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Getting Started with Microsoft OneNote

written by: Brian Nelson•edited by: Tricia Goss•updated: 7/31/2010

Microsoft OneNote has been available with certain editions of Office for several years now. However, many users are getting their first look with Office 2010 because OneNote now comes standard in the non-student versions.

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    Parts of OneNote

    The first step to being able to use OneNote as a powerful note-taking and data organization system is understanding all of OneNote's parts.

    Like all Microsoft Office 2010 applications, OneNote 2010 benefits from the new Office Ribbon user interface. In fact, OneNote may be the biggest beneficiary from the switch to the Office Ribbon as the OneNote 2007 version was cluttered with numerous toolbars in order to provide easy access to all of the OneNote functions.

    Microsoft OneNote is designed as an electronic notebook. As such, most of the OneNote parts are a reflection of this metaphor. Once you get used to thinking of each OneNote section as a part of a notebook, understanding how OneNote notebooks, sections, groups, and pages all work together is pretty easy.


    The first level of organization is, naturally, the notebook. By default, OneNote is installed with Notebooks displayed along the left hand side of the screen in a toolbar. Consider this part of OneNote your shelf of 3-ring binders or other notebooks. Each notebook has a little down carat symbol that allows you to see inside of that notebook, sort of like a table of contents.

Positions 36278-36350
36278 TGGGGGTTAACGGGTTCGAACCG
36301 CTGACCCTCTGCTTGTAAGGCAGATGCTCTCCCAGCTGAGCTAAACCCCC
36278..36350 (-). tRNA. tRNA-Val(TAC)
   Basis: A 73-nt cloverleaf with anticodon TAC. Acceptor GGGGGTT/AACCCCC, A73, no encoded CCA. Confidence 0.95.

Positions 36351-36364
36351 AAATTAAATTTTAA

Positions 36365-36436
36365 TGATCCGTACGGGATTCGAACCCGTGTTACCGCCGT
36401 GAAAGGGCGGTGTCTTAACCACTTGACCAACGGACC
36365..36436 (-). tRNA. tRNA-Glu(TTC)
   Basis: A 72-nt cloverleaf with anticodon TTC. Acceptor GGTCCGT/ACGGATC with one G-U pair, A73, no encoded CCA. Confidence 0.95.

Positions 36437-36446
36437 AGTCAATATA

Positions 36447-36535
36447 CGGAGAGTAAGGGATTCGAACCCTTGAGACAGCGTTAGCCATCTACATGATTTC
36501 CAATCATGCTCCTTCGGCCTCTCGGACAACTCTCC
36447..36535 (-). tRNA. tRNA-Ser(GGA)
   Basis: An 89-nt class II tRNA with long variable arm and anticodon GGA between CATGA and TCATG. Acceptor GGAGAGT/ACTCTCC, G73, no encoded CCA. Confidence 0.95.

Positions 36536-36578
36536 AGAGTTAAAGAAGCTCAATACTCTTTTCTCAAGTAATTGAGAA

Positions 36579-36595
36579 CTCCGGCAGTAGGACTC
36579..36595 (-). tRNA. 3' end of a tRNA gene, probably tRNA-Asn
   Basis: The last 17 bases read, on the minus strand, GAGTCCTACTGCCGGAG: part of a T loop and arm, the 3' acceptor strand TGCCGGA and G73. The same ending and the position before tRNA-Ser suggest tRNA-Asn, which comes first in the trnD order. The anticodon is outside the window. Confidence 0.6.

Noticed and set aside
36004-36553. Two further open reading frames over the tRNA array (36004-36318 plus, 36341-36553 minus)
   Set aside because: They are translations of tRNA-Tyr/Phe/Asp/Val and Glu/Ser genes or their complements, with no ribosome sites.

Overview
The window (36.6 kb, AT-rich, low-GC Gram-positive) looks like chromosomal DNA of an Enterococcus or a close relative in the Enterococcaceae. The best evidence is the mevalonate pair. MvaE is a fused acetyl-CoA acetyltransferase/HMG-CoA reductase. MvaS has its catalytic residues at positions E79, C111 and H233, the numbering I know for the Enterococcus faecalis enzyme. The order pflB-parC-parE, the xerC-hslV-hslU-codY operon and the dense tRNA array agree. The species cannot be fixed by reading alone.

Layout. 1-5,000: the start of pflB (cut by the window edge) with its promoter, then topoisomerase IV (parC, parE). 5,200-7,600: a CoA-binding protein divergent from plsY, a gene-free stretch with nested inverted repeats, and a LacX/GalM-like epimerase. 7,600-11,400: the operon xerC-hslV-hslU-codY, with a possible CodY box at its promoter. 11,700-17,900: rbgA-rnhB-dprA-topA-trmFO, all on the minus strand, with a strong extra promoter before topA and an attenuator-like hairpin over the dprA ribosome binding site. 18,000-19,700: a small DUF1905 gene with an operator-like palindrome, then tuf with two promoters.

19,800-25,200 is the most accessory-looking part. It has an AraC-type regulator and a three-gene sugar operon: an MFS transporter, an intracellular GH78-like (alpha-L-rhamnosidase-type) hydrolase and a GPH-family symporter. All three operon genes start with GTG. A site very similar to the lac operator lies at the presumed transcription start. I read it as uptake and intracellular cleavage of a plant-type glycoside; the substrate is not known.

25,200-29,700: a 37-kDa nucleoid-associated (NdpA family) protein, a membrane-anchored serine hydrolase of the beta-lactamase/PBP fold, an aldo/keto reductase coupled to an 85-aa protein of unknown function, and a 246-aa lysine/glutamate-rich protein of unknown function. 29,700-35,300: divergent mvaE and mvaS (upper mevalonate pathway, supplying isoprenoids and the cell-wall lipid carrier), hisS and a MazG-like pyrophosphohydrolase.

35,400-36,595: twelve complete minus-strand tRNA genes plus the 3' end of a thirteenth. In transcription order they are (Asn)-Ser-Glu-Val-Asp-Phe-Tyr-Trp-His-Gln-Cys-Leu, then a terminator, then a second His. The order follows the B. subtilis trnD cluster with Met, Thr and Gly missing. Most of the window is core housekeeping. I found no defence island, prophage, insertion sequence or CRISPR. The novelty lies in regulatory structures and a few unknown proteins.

New users of OneNote have a tendency to create too many notebooks. Resist that urge until you are more familiar with how OneNote works, because there is plenty of easy to use organization available inside of each notebook. Use broad themes for notebooks. Things such as Business, Personal, Household, and so on are good starting places. Leave categories like Meeting Notes and such for inside of notebooks.

    By default, the inside of each notebook contains Sections and Pages. Users can also add Section Groups for more organization if needed. In the notebook metaphor, a Section might be those tabbed sections that come inside of 5-Subject notebooks, or the little tab dividers one puts in a 3-ring binder to divide a notebook into sections. Likewise, sections are shown in the OneNote interface as tabs along the top. Changing sections is as easy as selecting a new tab.

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    Other Parts of Microsoft OneNote

    Inside of each notebook section are pages. In a regular notebook, pages are turned by flipping the paper over from right to left. In OneNote, pages are turned similarly by clicking the tabs along the right side of the notebook display. Pages are highlighted when selected. The name of the page may be entered either by right clicking the tab, or by filling in the default Title box at the top of the page.

    Just like a regular notebook page, users can type, draw, or paste things onto the page at any location. There is no need to fill in the page from top to bottom or left to right, or to pre-establish margins. A box is created automatically around any entry and that box can be resized easily (unlike a regular notebook).

    With each notebook piece of the metaphor in place, navigating around OneNote is easy. Just select the notebook you want, then flip to the right section, and turn to the correct page. Of course, unlike paper Notebooks, OneNote also offers a search function that allows you to find what you are looking for even easier.

    Try Microsoft OneNote 2010 and soon you will be using it as your best note-taking software as well as to organize everything from recipes to research notes, and everything in between.